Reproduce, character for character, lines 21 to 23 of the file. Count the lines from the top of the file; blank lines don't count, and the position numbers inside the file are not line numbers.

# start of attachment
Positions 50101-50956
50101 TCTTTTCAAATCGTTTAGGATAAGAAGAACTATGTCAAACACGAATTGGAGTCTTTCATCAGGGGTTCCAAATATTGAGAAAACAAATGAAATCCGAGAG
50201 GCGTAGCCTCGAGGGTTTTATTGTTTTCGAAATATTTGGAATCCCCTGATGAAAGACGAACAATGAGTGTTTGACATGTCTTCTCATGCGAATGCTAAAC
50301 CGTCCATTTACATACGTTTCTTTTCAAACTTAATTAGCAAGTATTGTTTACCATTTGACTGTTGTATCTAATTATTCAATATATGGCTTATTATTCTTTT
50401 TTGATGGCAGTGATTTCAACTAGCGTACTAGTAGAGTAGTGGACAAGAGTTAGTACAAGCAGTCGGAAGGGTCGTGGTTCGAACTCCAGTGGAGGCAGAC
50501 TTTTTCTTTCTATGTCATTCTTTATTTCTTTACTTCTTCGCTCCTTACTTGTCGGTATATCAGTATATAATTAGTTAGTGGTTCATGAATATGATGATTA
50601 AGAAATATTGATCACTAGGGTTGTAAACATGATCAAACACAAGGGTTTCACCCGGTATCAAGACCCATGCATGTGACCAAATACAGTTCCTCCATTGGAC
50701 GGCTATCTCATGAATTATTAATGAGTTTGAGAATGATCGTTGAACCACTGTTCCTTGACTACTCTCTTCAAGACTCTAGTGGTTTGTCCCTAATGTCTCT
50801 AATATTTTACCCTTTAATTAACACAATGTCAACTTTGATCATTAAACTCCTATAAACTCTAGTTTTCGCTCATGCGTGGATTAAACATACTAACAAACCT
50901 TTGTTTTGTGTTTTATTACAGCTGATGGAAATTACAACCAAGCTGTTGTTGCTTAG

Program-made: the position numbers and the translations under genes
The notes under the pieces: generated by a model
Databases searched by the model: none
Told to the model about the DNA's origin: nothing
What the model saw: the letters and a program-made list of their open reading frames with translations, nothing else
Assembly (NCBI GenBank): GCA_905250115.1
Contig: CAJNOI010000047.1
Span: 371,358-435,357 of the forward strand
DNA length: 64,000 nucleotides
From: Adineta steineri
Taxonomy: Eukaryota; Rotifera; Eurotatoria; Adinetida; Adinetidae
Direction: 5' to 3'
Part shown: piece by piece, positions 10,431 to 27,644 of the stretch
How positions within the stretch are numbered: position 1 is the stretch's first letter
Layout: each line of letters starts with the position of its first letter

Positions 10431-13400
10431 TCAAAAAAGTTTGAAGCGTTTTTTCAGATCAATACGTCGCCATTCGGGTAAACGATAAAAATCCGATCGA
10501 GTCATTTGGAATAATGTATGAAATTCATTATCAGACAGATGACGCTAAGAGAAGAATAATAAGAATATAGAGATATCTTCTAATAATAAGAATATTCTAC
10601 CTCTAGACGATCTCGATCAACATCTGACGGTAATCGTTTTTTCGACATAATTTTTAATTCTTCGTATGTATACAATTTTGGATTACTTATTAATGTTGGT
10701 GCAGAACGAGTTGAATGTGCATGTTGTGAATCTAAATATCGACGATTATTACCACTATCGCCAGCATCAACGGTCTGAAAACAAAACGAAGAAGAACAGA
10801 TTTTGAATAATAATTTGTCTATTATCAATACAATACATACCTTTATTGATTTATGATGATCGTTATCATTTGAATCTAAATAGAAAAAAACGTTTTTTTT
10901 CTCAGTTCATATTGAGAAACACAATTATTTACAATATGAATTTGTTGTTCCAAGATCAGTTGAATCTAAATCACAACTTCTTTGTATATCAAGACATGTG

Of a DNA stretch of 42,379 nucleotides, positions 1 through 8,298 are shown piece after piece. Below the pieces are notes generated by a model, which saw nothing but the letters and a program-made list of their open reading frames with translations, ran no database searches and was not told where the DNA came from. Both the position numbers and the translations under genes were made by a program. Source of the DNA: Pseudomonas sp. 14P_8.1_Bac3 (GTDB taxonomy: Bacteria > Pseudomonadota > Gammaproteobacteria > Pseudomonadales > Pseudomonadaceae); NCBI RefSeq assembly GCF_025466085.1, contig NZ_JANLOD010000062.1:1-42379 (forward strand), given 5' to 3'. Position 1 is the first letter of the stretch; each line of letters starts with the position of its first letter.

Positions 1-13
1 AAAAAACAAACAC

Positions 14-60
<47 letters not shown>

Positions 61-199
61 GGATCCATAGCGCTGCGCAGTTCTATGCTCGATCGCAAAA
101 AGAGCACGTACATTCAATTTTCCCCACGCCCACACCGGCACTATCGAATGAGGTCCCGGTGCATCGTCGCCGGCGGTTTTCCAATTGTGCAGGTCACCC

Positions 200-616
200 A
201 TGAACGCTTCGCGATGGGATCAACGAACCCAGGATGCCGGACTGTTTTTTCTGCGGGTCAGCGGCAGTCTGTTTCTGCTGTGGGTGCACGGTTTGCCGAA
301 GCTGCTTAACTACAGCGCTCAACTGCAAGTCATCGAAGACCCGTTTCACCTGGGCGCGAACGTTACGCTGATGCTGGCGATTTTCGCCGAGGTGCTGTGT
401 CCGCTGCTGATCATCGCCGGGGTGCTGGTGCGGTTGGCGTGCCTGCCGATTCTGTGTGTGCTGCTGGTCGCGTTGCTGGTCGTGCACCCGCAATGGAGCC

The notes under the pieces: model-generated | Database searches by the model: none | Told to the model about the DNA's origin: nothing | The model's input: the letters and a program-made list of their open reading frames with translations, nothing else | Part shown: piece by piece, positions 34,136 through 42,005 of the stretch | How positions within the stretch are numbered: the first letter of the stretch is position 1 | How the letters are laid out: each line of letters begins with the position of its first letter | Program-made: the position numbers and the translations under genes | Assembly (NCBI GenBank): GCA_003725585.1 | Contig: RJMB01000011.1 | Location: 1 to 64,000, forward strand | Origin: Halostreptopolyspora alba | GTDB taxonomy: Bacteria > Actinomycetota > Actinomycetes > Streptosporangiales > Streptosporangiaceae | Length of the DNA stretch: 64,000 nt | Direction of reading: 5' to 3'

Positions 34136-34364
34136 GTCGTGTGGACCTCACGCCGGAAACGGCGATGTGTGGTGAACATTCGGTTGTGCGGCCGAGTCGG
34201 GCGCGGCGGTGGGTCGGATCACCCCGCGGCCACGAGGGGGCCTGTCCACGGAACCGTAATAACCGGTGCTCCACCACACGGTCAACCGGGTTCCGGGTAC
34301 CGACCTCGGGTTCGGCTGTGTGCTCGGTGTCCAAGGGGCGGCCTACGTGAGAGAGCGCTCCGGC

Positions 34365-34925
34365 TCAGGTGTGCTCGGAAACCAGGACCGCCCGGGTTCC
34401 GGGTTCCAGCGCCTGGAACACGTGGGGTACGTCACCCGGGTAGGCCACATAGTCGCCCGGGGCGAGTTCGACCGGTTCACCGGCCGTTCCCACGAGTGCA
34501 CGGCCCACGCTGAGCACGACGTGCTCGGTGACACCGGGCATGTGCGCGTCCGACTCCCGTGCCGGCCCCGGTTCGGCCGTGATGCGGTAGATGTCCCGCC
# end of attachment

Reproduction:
Taxonomy: Eukaryota; Rotifera; Eurotatoria; Adinetida; Adinetidae
Direction: 5' to 3'
Part shown: piece by piece, positions 10,431 to 27,644 of the stretch